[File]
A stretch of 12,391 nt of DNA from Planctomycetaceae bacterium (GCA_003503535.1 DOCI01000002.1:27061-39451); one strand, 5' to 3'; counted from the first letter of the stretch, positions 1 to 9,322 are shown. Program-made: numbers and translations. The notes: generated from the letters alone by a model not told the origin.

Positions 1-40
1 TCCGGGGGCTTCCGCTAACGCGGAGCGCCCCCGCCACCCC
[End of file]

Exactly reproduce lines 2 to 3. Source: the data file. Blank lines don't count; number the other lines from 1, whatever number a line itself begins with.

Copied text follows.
Positions 1-40
1 TCCGGGGGCTTCCGCTAACGCGGAGCGCCCCCGCCACCCC